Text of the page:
If the revaluation ratio exceeds 110 percent of the county ratio, the revalued values are to be "rolled back" to equal the county ratio. It is apparent that the procedure is designed to lessen the tax impact upon taxpayers whose property is revalued early in a cyclical program. For taxes payable in 1972, the values of property revalued in phases 1 and 2 (assessment years 1970 and 1971) were rolled back by 13.2 percent. Thus while taxpayers in phase 1 had their revalued assessment values for taxes payable in 1972 rolled back, they did not receive a rollback for 1971 taxes.

The heart of this suit is the contention that the rollback statute must apply to 1971 taxes, resulting from phase 1 revaluations. This is a class action on behalf of all of those phase 1 taxpayers in Pierce County. The trial court, supported by a well reasoned memorandum opinion, rendered a summary judgment in favor of the taxpayers. The trial court held that if the rollback statute were not applied to the 1971 taxes, it would be unconstitutional.

[1] Three of our earlier decisions create the framework in which we consider this case. First, Carkonen v. Williams, 76 Wn.2d 617, 458 P.2d 280 (1969), held the cyclical revaluation program to be compatible with constitutional provisions requiring equal protection and uniformity of taxation, if carried out systematically and without intentional discrimination. Dore v. Kinnear, 79 Wn.2d 755, 489 P.2d 898 (1971), emphasized that the cyclical program, in operation, must be systematic and without discrimination. Snohomish County Bd. of Equalization v. Department of Revenue, 80 Wn.2d 262, 264, 493 P.2d 1012 (1972), upheld the rollback statute on the basis that it "does no more than provide for an equitable transition to the required constitutional standard *394 without discrimination and inequality within each county."

The common thrust and thread of these cases is that the entire revaluation program must be systematic and without discrimination.

If appellants' position were sustained it would mean that phase 1 taxpayers would pay 1 year's taxes based upon fully revalued values while all other taxpayers in the 4-year cycle would benefit from the rollback reduction. That strikes us as neither systematic nor without discrimination.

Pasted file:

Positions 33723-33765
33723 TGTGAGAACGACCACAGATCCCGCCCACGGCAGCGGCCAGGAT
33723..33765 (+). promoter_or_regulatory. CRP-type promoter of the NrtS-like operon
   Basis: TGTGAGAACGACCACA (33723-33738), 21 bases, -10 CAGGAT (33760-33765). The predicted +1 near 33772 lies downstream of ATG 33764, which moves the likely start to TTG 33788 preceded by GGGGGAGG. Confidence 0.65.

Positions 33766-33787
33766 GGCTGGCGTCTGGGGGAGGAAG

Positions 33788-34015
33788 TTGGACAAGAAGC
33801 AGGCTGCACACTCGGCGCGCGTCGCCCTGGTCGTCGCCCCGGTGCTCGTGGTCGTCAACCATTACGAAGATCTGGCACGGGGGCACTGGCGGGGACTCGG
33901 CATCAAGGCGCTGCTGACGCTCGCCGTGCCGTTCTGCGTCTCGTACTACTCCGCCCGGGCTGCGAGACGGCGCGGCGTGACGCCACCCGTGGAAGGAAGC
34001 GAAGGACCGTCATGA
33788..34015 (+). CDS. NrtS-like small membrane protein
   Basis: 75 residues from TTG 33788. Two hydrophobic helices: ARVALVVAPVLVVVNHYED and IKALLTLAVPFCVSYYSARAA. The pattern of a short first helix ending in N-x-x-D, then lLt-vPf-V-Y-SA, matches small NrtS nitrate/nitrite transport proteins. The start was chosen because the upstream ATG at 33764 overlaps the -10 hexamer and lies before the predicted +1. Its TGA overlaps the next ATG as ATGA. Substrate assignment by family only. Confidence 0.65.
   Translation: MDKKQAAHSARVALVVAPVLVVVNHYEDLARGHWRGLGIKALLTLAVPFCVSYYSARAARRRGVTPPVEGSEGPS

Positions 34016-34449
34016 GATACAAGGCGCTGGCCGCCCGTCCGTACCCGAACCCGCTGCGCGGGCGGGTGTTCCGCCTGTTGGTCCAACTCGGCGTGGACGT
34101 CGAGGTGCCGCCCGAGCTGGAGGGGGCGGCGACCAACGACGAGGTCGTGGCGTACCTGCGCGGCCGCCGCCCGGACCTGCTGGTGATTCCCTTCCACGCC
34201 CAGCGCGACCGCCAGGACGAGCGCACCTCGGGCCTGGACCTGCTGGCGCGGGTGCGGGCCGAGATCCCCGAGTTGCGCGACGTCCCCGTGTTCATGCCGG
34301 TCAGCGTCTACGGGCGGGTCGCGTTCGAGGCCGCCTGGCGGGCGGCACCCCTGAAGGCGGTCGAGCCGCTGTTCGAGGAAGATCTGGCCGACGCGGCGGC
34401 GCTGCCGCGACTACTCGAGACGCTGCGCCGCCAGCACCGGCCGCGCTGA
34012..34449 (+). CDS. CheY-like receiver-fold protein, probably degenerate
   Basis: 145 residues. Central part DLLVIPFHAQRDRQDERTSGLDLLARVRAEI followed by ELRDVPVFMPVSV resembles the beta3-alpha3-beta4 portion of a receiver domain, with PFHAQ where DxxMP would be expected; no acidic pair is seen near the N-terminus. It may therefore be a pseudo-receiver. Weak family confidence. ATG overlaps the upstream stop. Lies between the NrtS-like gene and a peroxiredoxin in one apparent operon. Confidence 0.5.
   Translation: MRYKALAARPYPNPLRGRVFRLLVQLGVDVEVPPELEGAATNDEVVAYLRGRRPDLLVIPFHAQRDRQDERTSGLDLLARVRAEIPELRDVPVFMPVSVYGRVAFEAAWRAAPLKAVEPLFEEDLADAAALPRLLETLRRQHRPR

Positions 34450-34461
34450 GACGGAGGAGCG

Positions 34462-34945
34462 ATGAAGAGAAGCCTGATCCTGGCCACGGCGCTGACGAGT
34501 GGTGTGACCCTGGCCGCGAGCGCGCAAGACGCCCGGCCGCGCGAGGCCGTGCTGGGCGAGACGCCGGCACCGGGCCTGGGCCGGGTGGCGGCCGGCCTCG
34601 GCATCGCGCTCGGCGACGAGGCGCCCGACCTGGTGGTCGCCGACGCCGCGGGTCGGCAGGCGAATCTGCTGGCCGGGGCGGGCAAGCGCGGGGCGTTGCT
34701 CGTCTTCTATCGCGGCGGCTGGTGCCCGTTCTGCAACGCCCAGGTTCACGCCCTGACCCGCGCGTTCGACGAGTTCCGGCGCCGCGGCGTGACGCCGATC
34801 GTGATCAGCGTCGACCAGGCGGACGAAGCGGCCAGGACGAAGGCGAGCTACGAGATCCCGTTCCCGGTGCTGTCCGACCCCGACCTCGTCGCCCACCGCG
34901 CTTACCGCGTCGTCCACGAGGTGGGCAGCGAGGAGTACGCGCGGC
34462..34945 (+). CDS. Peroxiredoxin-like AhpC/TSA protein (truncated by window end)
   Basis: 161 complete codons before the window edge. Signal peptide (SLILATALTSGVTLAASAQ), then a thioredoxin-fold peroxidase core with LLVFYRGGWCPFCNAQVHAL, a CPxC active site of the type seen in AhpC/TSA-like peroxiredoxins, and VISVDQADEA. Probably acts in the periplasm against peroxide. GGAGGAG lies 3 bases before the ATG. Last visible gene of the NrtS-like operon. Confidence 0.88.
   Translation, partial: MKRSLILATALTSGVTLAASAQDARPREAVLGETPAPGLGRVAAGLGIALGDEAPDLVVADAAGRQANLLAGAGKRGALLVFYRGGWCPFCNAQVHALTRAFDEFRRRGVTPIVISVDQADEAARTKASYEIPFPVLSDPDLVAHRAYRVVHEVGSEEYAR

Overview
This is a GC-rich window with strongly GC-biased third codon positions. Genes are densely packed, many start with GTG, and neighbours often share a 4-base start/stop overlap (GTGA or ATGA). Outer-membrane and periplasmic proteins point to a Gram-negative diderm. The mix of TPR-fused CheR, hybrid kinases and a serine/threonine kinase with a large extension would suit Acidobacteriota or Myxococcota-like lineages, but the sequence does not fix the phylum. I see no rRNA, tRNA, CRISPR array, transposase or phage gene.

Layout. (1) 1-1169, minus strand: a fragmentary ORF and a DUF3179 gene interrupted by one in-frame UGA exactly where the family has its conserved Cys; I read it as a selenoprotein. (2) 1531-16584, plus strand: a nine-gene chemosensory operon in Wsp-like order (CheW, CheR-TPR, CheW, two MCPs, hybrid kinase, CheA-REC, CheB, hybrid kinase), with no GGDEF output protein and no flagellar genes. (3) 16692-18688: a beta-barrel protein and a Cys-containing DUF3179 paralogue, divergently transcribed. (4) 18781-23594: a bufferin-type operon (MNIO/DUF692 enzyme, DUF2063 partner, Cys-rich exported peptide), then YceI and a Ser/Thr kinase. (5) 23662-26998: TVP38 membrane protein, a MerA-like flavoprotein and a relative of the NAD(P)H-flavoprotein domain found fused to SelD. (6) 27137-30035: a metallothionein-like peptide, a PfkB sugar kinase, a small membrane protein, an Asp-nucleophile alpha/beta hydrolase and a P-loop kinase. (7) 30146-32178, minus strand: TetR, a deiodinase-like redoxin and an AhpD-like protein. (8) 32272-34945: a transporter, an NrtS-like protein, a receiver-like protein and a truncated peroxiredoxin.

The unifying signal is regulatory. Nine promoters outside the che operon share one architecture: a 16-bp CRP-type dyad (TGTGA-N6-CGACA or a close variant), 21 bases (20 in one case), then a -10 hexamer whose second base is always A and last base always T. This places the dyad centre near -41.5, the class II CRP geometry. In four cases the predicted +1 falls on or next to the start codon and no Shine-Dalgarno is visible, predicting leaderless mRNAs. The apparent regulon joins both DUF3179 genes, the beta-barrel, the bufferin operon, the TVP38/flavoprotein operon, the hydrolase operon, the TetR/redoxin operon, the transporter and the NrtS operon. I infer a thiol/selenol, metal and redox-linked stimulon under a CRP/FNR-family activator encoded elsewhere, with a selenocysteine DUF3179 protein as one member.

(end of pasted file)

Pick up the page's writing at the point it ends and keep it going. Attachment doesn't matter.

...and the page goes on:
[2] Appellants, however, argue that a statute will not be held to apply retroactively in the absence of language clearly indicating such legislative intent, citing numerous cases including Anderson v. Seattle, 78 Wn.2d 201, 471 P.2d 87 (1970). That case sets forth the full scope of the rule which is that retrospective application must be clearly expressed or must be capable of being implied from the language of the statute.

With that in mind we look at the statute. The Department of Revenue is required to certify to the county board of equalization the "ratio of the assessed valuation of locally assessed property in those geographical areas in the county which have been revalued pursuant to a cyclical revaluation program approved by the department of revenue to the true and fair value of such property." (Italics ours.)

[3] The phase 1 properties here involved were revalued pursuant to a cyclical revaluation program approved by the Department of Revenue. If the legislature intended to limit the benefits of the rollback scheme to revaluations made after enactment of the statute, it should have said so. Rather we believe that the legislature viewed the 4-year cyclical revaluation program, in its entirety, as a unique period of adjustment from the heretofore chaotic conditions described in Carkonen v. Williams, supra. We think its intent was to provide relief to all taxpayers in all four phases of the program. Thus we are able to apply the statutory interpretation as set forth in Anderson v. Seattle, *395 supra, and find that its retroactive nature is in fact implied.

This conclusion is buttressed by the provision of subdivision (1) of section 8 which refers to revaluation for any assessment year.

As a matter of interpretation of legislative intent, we find that Laws of 1971, 1st Ex. Sess., ch. 288, § 8, must apply to all four phases of a cyclical revaluation program approved by the Department of Revenue. Any other interpretation and application would lack the systematic nondiscriminatory features mandated by the constitution and the decisions of this court.

Respondents have cross-appealed, contending that the phase 1 revaluation program was invalid, alleging that the assessor in fact did not reappraise in the assessment year 1970 all of the parcels indicated as being in phase 1. The record is deficient in that respect, the trial court held against respondents on that point and respondents concede that the issue is of no consequence if the rollback statute is applicable to those assessments.

The trial court is affirmed.


Petition for rehearing denied May 16, 1974.